Dockless scooters are already here, but Austin still wants your feedback


You may have noticed electric scooters left in front of businesses or homes without locks or chains.

A California-based company called “Bird” launched in Austin last week, just as city officials started seeking out feedback on dockless bicycles and scooters. 

Tuesday night, Austin’s Transportation Department held the first of four listening sessions to gather input from the public. 

The city asked people to share how they get from one place to another and what they expect from dockless mobility options. 

“We’ve been paying attention to this for a while,” said Jason JonMichael, assistant director of Smart Mobility at Austin Transportation Department. 

He said how many permits or what kind of rules will be implemented have not been determined yet, but the city has already identified one area that could be of concern. 

“How these dockless bikes or other modes of transportation are placed at the end of a customer’s trip is the most important part,” JonMichael said. “Because that’s where the tripping hazards come into play. That’s where potential ADA hazards and blockages come into play.”

JonMichael said safety is the city’s number one priority. “As a city, we’re responsible for everyone out there. Therefore we’re responsible for everyone’s safety,” he said. 

Meanwhile, many students at UT Austin are already riding electric scooters around campus.

“It’s cool how they just kind of float around, and you can leave them anywhere and pick them up anywhere,” said sophomore Drew Saltzman.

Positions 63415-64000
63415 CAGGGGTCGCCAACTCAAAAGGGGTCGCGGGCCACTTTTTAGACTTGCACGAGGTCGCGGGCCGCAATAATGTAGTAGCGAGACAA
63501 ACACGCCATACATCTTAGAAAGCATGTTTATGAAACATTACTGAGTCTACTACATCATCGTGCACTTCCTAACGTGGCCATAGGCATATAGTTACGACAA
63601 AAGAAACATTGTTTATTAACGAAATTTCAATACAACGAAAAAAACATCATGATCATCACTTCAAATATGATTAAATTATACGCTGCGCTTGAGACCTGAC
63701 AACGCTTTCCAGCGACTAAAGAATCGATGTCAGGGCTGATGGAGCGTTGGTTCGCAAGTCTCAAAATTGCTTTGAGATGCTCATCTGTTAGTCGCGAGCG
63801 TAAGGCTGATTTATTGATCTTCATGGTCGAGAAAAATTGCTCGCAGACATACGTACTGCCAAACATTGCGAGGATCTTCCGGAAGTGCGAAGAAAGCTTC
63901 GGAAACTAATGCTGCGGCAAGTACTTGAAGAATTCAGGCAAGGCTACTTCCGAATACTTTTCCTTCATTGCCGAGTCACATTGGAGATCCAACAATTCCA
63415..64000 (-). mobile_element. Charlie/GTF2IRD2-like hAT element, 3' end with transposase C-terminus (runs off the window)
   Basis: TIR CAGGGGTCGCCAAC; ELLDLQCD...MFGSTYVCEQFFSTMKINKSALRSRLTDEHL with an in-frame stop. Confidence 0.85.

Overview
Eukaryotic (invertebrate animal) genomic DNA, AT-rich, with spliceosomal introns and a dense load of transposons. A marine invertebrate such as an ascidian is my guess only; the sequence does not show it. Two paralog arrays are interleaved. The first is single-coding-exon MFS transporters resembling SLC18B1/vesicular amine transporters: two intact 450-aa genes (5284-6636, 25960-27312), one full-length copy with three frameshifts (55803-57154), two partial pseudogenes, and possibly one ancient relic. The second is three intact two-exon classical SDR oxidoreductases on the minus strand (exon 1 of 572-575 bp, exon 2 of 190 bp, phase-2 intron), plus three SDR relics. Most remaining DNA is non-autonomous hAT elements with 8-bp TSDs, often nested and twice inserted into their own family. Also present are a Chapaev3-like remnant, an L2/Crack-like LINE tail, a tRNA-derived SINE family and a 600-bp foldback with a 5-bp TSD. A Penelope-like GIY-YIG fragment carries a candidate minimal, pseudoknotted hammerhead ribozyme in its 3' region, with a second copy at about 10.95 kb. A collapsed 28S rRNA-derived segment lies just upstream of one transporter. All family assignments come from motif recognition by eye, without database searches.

He said he first rode “Bird” scooters in Los Angeles and was excited to see them launch in Austin.

Saltzman said he doesn’t have a car in Austin, so these dockless scooters provide a great alternative. “First I would walk, then I got a skateboard. I started to skateboard around then B-Cycle came, so I biked everywhere, and now we have these electric scooters.”

Bird told us they obtained a business license to operate in Austin and has been talking with city officials to discuss the best practices. 

The city says as the public engagement process continues if any e-scooters are blocking a sidewalk and left there for more than 48 hours, the scooters will be impounded. 

The company says, however, that shouldn’t be an issue because they pick up the scooters every night to charge them. 

If you missed Tuesday night’s open house, there are more chances for you to provide input.

  • Mon., April 16 – 6-7 p.m., Willie Mae Kirk Library, 3101 Oak Springs Dr.
  • Sat., April 21 – 12 p.m., Earth Day ATX, Huston-Tillotson University, 900 Chicon St.
  • Sat., April 28 – 2:30-4 p.m., Twin Oaks Library,1800 South 5th St.

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